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Old 08-30-2018, 09:42 AM
 
Location: Lakewood OH
20,866 posts, read 22,446,360 times
Reputation: 32615

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I'll take "Rust Belt" over this any day. We have our faults but we can breathe and are fairly safe from the most dangerous natural elements in the Cleveland area.

https://www.newstimes.com/news/artic...t-13191579.php
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Old 09-05-2018, 10:22 PM
 
Location: Cleveland
198 posts, read 238,025 times
Reputation: 144
I agree. In a world, a couple degrees warmer on average, Cleveland is geographically well positioned. It'll be interesting to see how cities adapt to climate change especially in places like Miami and New Orleans with sea level rise, Houston with flooding, and Pheonix et al. with excessive heat.

Speaking of climate change, the Office of Sustainability is hosting a sustainability summit this month Sept. 20th and 21st. Purchase tickets here:
https://www.eventbrite.com/e/2018-su...ts-46540226069
I went last year and had fun. I joined a working group focusing on the Cleveland Climate Action Plan, highly recommend going if you into this sort of thing.
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Old 09-06-2018, 08:23 AM
 
Location: Cleveland, OH USA / formerly Chicago for 20 years
3,536 posts, read 5,511,785 times
Reputation: 2411
I fear Cleveland is on its way to becoming a Heat Belt city. Now we get temps in the mid-90s on days in May and September... IIRC that was almost unheard of when I was a kid. And has anyone else noticed it doesn't seem to cool off as much as it used to on summer nights? Used to be, daytime highs in the mid-80s meant overnight temps in the mid-60s. Now on such days it often doesn't go below the mid-70s at night.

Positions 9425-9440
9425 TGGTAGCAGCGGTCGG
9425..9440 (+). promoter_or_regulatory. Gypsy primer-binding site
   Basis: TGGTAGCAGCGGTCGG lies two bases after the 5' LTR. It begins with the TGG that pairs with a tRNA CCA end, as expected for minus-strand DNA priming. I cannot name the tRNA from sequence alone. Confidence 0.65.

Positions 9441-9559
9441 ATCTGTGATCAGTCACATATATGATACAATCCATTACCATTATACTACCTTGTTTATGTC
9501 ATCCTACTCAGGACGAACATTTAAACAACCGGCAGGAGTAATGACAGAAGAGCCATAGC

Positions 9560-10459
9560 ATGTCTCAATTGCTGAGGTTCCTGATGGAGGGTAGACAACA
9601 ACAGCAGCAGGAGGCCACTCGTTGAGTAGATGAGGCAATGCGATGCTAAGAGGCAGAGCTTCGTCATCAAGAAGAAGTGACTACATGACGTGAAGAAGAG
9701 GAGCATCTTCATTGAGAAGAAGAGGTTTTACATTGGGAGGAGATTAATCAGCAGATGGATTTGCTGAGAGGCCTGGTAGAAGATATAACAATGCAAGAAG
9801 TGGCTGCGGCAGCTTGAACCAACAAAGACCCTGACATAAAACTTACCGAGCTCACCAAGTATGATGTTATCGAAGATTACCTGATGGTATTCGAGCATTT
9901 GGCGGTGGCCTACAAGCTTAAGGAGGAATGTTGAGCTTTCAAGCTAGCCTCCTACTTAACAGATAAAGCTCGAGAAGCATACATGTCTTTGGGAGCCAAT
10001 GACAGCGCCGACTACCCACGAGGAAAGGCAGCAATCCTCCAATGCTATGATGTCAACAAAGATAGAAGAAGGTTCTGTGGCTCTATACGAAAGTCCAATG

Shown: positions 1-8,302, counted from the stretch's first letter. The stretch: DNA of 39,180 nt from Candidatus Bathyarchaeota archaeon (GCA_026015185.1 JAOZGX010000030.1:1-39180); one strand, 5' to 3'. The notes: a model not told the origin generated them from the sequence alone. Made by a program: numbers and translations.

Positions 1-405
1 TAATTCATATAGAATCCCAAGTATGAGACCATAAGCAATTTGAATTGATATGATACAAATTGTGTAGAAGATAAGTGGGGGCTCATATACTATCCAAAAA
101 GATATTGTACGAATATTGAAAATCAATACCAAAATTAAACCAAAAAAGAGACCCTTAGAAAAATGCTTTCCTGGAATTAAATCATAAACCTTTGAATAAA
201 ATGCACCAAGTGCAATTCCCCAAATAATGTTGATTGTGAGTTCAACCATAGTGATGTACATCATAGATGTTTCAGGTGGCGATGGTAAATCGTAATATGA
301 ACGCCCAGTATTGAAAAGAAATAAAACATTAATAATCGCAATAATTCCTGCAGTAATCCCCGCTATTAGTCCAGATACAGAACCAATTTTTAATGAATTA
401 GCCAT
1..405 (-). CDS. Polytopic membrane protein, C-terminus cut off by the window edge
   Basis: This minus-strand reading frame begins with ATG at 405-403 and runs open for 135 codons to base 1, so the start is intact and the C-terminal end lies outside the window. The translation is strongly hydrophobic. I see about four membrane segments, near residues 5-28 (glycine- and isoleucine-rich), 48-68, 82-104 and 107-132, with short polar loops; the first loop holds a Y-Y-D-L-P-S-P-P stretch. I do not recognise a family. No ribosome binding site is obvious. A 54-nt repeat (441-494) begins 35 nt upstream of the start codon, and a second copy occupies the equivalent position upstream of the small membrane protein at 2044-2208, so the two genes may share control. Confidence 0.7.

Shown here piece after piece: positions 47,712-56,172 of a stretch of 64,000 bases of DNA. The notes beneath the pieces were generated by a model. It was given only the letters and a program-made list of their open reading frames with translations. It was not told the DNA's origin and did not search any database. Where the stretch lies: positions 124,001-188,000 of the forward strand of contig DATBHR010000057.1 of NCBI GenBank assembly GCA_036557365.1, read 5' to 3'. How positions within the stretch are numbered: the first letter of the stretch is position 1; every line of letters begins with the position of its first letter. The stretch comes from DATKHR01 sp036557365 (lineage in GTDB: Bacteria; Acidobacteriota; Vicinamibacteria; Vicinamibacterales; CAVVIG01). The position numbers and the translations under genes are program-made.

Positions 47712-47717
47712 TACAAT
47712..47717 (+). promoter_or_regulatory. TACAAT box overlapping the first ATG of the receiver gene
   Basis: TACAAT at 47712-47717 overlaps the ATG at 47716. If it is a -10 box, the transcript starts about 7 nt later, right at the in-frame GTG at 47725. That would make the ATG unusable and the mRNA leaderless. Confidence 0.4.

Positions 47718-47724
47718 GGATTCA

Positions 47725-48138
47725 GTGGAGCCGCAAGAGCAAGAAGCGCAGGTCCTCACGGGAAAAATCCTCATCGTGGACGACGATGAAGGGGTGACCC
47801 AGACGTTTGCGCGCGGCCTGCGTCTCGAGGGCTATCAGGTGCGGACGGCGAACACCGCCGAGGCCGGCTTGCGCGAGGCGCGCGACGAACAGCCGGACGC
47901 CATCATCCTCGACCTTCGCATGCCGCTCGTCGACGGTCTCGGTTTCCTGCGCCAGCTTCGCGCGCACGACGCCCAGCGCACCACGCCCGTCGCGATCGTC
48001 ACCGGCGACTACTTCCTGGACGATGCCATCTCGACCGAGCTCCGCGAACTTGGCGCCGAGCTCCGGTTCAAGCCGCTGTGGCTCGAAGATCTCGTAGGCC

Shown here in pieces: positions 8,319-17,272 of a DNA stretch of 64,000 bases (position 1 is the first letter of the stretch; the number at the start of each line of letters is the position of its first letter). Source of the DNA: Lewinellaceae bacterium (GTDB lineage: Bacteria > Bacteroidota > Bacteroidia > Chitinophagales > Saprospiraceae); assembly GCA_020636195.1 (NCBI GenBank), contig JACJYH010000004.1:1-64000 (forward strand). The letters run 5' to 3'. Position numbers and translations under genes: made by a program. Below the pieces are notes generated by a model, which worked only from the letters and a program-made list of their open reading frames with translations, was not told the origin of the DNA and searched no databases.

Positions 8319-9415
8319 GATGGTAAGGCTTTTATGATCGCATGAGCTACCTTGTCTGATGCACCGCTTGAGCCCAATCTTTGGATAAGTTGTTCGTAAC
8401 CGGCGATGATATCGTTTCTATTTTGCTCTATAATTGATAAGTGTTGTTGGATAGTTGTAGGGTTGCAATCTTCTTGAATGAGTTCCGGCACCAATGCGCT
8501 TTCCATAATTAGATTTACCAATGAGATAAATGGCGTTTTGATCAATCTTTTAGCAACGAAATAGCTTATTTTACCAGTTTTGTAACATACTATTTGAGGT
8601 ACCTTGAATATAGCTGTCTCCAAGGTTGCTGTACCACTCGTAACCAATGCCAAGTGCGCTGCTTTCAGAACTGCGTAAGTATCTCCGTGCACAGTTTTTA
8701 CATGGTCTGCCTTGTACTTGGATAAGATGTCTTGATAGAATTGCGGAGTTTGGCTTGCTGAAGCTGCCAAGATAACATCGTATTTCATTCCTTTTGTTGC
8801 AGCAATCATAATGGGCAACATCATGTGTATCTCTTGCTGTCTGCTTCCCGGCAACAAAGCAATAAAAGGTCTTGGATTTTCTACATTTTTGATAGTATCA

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Old 09-06-2018, 10:22 AM
 
Location: Lakewood OH
20,866 posts, read 22,446,360 times
Reputation: 32615
Quote:
Originally Posted by RaisedRustbelt View Post
I agree. In a world, a couple degrees warmer on average, Cleveland is geographically well positioned. It'll be interesting to see how cities adapt to climate change especially in places like Miami and New Orleans with sea level rise, Houston with flooding, and Pheonix et al. with excessive heat.

Speaking of climate change, the Office of Sustainability is hosting a sustainability summit this month Sept. 20th and 21st. Purchase tickets here:
https://www.eventbrite.com/e/2018-su...ts-46540226069
I went last year and had fun. I joined a working group focusing on the Cleveland Climate Action Plan, highly recommend going if you into this sort of thing.
My poor West Coast and PNW friends really suffered this summer and summers have also been unseasonably hot for the last three. Another reason to be glad I moved here four years ago! AC used to be a novelty in Portland, now it's a must have item. They are learning to adapt but the horrible smoke filled air from the fires can't be remedied. People were literally stuck in their homes for days because it was too dangerous to leave.

I didn't like this miserable heat here any more than anyone else but it was still one thousand times better than what friends and relatives had to live with on the West Coast.
It may have been the warmest here since the fifties but everywhere had a record heat, even Europe. We are in a good place in Cleveland.
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Old 09-06-2018, 10:27 AM
 
Location: cleveland
2,021 posts, read 3,378,390 times
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https://www.google.com/amp/s/article...story_find.amp